Poem for the cloud ceiling


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What was

 

truth is dark medicine

with a teaspoon of honey

I swallow hard

keep it down

and it will set me free

 

forget everything, they say

forget what lies behind, run the race

redemption for

a half-life of lies

 

instead I’m mudlarking

hip waders swamped

by stagnant water

sucked into detritus

where turtles burrow

slow and silent in the dark

 

this is the way, they said

I was too young to argue

fight back

hindsight is tree tangled

deadfall

sun hazed and glaring

what have they done to me

what have they done?

 

masters of fence lines topped

in barbed wire, ripped flesh

hung as a warning

this is the way, they said

this is the only way

 

I am not a victim

I was gone

long before

the last word

shun

 

God loves me

God loves me not

God loves me

 

I was a good girl, scars

on fire with holiness

who are you to say otherwise?

 

LAE2017

 

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Release


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Nothing prepares you

in the beginning when he wails into night’s quiet hours

and maybe it’s not about him needing you that much

more about him being mad

to be pushed from warm nest into cold world.

Still you do what you can, breast to soft mouth, arms wrapped

tight against everything. You let go in small ways

like a bandage being torn slowly from scab over wound

you feel how he forgets to look back

that first time at the playground, how he smiles wider

with his friends. It’s what you do. Nobody tells you exactly how.

You order each memory in a scrapbook, smooth down his life captured

in a thousand framed stories

and wonder how seventeen years can lay out so well on the page

while inside

you are ragged edged, coming unglued.

 

Considering the upcoming High School Graduation of my son, Malcolm James Evans, whom I am especially fond of.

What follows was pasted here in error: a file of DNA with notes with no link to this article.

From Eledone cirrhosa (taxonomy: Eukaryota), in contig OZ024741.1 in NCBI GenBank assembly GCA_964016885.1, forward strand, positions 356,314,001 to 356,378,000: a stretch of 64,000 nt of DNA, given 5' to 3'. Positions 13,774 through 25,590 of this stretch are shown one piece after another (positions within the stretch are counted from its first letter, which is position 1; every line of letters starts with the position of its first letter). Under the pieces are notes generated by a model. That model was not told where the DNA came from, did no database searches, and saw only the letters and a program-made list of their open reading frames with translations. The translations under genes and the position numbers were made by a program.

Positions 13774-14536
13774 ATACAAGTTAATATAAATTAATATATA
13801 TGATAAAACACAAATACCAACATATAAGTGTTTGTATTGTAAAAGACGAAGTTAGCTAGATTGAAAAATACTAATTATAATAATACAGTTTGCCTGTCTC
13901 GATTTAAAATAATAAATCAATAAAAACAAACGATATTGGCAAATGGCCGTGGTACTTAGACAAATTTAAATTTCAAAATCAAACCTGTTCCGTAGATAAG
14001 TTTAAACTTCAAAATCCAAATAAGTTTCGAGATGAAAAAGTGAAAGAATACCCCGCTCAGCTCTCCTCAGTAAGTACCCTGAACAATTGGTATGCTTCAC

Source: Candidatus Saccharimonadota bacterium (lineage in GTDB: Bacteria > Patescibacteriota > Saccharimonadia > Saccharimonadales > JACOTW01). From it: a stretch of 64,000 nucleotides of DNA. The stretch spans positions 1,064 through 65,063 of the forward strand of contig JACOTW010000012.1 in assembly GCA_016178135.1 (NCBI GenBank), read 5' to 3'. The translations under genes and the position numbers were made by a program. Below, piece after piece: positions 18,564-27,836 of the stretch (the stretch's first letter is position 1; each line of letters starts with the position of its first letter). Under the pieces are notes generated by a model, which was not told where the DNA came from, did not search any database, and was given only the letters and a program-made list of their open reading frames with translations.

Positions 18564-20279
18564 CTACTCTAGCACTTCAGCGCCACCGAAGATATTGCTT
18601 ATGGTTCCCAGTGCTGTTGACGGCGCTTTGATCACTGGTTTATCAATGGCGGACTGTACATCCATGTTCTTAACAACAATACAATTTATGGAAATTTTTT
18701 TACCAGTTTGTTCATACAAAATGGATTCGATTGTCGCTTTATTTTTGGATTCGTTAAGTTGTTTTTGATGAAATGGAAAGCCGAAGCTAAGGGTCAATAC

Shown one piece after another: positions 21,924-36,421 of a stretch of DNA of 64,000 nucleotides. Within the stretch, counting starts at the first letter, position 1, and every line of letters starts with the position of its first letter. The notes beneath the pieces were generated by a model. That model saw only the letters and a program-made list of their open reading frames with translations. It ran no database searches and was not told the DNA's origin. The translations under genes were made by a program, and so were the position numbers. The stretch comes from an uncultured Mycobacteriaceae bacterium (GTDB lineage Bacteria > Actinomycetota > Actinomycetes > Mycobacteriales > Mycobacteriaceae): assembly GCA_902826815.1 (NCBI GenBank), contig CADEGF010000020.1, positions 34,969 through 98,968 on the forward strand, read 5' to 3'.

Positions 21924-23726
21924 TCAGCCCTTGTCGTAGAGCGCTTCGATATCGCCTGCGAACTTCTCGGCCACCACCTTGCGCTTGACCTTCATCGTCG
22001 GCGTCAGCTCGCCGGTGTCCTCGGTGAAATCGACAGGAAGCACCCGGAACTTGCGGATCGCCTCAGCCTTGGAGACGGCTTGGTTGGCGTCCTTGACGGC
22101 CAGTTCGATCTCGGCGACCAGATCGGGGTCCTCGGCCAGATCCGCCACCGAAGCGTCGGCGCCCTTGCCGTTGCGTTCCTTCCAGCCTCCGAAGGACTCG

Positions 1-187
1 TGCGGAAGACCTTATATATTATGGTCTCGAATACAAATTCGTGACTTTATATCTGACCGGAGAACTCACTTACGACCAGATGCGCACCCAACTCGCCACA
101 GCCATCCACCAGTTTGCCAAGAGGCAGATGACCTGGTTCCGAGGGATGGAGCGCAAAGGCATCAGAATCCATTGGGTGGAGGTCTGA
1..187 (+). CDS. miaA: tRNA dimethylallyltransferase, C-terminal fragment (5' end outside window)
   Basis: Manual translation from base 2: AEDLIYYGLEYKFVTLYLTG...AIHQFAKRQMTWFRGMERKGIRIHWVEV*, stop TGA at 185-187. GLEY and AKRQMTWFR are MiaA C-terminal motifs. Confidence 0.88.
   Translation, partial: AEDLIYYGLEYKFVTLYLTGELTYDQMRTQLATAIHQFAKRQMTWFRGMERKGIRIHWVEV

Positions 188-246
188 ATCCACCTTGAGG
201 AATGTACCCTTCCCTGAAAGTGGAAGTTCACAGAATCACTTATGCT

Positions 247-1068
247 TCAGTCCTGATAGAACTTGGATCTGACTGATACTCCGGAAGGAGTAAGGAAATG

SDG, Lesley-Anne

Poetry Friday029


Rosehips

Rosehips remind me of Grandpa, and
how we once drove all the way down Yonge Street to
Thompson’s Homeopathic Supplies.
We brought home pills, tinctures
to prevent and heal chronic and acute ailments.
He said the bottles contained things that would
clarify the blood, make grey hair disappear,
eat a tumor, make her walk again.
He fed her handfuls of vitamins every day
swallowed hope himself with his morning tea.

Come to think of it, long after she was gone
he lived like age was relative, an after-thought.
Saw the doctor first when he was 92
wide-eyed, untouched, somewhat surprised that
there might be something wearing out by now.

I flew in from B.C. to see him,
told him I was pregnant with our third child.
Lying in the hospital bed
he moved his leg like it was still there
Kept asking me
when he could go home.

October 2010

Poetry Friday020


Hydrangea blooms as a measure of success

As if the chartreuse flower heads of my Annabelle Hydrangea are any indication of gardening prowess, as if size matters.
I did nothing, but you keep telling me that I have something extraordinary in my yard.
Like when it comes to keeping tabs on who does what first, and measuring revelations of God.
I look at my garden and find weedy seeds of envy taking root.
Tell me, who has the bigger sin?

I used to worry less and find happiness with eyes closed and mind open.
I’m certain I once created a masterpiece with a single stroke of Hansa Orange on a page.
A thousand of my brother’s hockey cards clothes-pinned to the spokes of my purple bike was a symphony, wheels turning round and round as I rode, hands off and helmet-less, down the crescent of my suburban street.

As if that were enough to stave off universal laws of time and gravity.
As if The Fall wouldn’t touch me,
Apple juice running down the curve of my young chin.

Lesley-Anne Evans
August 2010